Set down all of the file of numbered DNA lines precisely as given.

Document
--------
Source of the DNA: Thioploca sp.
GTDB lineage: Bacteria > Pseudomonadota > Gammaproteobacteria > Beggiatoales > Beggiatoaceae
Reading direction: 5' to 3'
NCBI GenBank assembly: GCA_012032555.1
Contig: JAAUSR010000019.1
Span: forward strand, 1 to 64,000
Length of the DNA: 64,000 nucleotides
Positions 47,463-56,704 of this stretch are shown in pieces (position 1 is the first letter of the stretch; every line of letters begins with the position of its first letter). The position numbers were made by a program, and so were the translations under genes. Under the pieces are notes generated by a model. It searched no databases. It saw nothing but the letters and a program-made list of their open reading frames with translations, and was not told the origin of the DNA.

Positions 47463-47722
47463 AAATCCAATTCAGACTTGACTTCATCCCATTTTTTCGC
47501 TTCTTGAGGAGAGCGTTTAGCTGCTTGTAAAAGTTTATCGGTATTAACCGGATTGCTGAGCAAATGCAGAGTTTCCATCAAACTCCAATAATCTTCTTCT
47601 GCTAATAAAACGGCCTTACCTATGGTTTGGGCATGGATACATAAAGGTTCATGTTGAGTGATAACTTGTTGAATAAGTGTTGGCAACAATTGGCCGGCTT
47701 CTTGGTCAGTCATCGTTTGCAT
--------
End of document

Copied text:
Source of the DNA: Thioploca sp.
GTDB lineage: Bacteria > Pseudomonadota > Gammaproteobacteria > Beggiatoales > Beggiatoaceae
Reading direction: 5' to 3'
NCBI GenBank assembly: GCA_012032555.1
Contig: JAAUSR010000019.1
Span: forward strand, 1 to 64,000
Length of the DNA: 64,000 nucleotides
Positions 47,463-56,704 of this stretch are shown in pieces (position 1 is the first letter of the stretch; every line of letters begins with the position of its first letter). The position numbers were made by a program, and so were the translations under genes. Under the pieces are notes generated by a model. It searched no databases. It saw nothing but the letters and a program-made list of their open reading frames with translations, and was not told the origin of the DNA.

Positions 47463-47722
47463 AAATCCAATTCAGACTTGACTTCATCCCATTTTTTCGC
47501 TTCTTGAGGAGAGCGTTTAGCTGCTTGTAAAAGTTTATCGGTATTAACCGGATTGCTGAGCAAATGCAGAGTTTCCATCAAACTCCAATAATCTTCTTCT
47601 GCTAATAAAACGGCCTTACCTATGGTTTGGGCATGGATACATAAAGGTTCATGTTGAGTGATAACTTGTTGAATAAGTGTTGGCAACAATTGGCCGGCTT
47701 CTTGGTCAGTCATCGTTTGCAT